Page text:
Totals and Conditional Sums

Totals and Conditional Sums

Totals as Final Results

If you need to produce totals and subtotals as part of the final results of your workbook try using Pivot Tables.

Totals as Intermediate Results

Pivot Tables are a great way to produce summary reports, but try to avoid creating formulae that reference Pivot Table results.

If you need to use totals and sub-totals as intermediate results in your calculation chain then it is not advisable to use Pivot tables unless you can ensure that:

  • The Pivot table has been refreshed correctly during the calculation.
  • The Pivot table has not been changed so that the information is still visible.

If you still want to use Pivot Tables as intermediate results then use the GETPIVOTDATA function.


Excel’s SUM and SUMIF functions are frequently used over a large number of cells.
Calculation time for these functions is proportionate to the number of cells covered.

Period-to-date and cumulative SUMs

There are two methods of doing period-to-date or cumulative SUMs:

Suppose the numbers you want to cumulatively SUM are in column A and you want Column B to have the cumulative sum.

You can create a formula in column B like =SUM($A$1:$A2) and drag it down as far as you need. The beginning cell of the SUM is anchored in A1, but because the finishing cell has a relative row reference it will automatically increase for each row.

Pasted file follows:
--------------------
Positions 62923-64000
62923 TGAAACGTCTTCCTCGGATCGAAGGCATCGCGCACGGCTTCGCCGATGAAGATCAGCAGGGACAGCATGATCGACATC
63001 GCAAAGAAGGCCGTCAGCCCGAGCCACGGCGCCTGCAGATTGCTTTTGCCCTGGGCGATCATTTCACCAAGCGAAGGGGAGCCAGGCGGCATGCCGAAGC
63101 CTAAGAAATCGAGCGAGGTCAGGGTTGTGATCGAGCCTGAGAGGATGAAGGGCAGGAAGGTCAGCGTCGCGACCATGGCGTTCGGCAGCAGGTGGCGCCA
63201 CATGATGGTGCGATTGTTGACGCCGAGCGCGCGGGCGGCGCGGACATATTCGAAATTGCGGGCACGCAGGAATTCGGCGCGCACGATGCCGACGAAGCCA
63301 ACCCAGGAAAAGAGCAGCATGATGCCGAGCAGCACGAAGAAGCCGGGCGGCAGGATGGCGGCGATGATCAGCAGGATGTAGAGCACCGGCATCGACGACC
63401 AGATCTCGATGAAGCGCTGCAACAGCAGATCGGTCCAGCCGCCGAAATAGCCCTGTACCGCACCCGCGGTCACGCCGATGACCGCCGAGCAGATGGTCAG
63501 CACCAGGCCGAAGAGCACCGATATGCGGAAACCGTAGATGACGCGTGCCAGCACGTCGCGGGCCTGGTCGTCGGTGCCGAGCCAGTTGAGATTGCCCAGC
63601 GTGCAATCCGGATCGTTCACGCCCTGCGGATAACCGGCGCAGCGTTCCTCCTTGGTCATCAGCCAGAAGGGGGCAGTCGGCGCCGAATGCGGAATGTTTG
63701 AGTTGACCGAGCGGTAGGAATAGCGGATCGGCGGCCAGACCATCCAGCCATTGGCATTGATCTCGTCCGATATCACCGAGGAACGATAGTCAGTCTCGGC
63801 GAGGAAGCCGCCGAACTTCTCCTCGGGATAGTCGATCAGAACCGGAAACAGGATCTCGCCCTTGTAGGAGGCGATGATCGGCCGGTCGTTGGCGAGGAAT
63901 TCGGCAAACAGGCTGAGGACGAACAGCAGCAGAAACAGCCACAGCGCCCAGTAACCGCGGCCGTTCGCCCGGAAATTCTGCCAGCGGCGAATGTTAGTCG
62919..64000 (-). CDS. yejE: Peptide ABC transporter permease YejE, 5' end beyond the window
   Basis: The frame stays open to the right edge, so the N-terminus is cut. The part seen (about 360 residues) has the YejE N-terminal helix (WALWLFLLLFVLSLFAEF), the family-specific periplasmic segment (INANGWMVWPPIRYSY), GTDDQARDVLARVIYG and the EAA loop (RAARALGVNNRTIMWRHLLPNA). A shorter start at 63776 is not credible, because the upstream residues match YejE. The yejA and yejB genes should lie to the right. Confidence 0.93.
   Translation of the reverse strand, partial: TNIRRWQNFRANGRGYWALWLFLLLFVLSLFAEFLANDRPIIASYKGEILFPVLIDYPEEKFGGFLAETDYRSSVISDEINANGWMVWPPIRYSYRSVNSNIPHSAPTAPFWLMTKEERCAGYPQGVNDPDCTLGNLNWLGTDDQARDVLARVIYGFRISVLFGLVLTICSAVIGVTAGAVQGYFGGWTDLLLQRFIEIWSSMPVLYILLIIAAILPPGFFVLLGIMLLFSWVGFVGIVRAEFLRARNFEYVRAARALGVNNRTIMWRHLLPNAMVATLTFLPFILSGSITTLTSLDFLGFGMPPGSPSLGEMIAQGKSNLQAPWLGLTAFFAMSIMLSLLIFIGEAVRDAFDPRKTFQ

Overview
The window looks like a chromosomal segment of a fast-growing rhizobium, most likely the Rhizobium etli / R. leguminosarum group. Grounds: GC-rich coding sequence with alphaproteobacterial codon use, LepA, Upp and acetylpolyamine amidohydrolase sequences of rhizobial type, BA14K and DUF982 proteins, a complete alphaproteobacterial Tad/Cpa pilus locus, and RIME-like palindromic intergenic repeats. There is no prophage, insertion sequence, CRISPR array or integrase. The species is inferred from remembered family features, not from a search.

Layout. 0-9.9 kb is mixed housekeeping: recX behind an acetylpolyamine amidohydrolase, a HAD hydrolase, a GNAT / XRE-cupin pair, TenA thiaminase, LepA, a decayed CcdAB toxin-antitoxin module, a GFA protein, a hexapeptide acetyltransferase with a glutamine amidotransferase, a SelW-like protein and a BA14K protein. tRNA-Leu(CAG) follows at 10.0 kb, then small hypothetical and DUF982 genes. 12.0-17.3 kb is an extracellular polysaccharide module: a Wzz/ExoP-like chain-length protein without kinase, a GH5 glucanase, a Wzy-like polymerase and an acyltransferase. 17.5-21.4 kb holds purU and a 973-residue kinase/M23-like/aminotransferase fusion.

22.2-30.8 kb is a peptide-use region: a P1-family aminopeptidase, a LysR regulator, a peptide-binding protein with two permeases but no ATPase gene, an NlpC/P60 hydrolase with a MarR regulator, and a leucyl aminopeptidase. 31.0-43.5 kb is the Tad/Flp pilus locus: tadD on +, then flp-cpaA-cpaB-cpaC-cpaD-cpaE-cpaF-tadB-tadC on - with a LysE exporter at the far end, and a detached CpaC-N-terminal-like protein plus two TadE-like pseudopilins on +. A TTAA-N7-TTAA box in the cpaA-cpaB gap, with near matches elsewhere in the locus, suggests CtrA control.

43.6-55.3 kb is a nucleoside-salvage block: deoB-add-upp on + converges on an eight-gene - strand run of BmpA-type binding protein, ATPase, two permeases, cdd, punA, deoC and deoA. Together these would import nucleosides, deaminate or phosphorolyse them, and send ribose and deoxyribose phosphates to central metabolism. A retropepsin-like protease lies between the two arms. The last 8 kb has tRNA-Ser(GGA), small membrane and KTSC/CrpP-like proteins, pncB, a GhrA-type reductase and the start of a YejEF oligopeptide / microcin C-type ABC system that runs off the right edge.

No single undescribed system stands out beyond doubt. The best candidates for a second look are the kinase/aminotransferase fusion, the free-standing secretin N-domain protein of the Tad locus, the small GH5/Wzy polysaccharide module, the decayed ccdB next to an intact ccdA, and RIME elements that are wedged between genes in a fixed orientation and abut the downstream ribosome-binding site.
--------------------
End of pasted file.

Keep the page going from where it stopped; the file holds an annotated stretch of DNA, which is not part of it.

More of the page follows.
Or you can create a formula like =$A1 in cell B1 and like =$B1+$A2 in B2 and drag it down as far as you need. This calculates the cumulative cell by adding this rows number to the previous cumulative SUM.

For 1000 rows the first method makes Excel do about 500000 calculations, but the second method only makes Excel do about 2000 calculations (250 times more efficient!).

Subset Addressing

When you have multiple sorted indexes to a table (for instance City within Area) you can often save significant calculation time by dynamically calculating the address of a subset range of rows (or columns) to use in the SUM or SUMIF. See SUMIF Example or the FastExcel Sample problem for examples of this technique.


You can use the wildcard characters ? (any single character) and * (no character or any number of characters) as part of the SUMIF & COUNTIF criteria on alphabetic ranges.


Excel's DSUM function is very fast and uses a criteria range external to the function to specify multiple conditions for the sum. These criteria ranges allow great flexibility, but are difficult to use and maintain for large numbers of DSUM functions.


Embedded Subtotals:

You can create embedded Subtotals using the Data -> Subtotals command on sorted data. I do not recommend using embedded subtotals because of the danger of inadvertent double counting.

The SUBTOTAL function.

Use the SUBTOTAL function to SUM filtered Lists.

The SUBTOTAL function is useful because, unlike SUM, it ignores:

  • Hidden rows that result from filtering a list.
  • In Excel 2003 only you can also make SUBTOTAL ignore all hidden rows, not just filtered out rows.
  • Other SUBTOTAL functions.

Combined Subtotals and Totals.

If you are working with multidimensional data tables you often need to reference both subtotal and total intermediate results. Make sure you calculate the totals as a SUM of the subtotals rather than as a SUM of the whole table.

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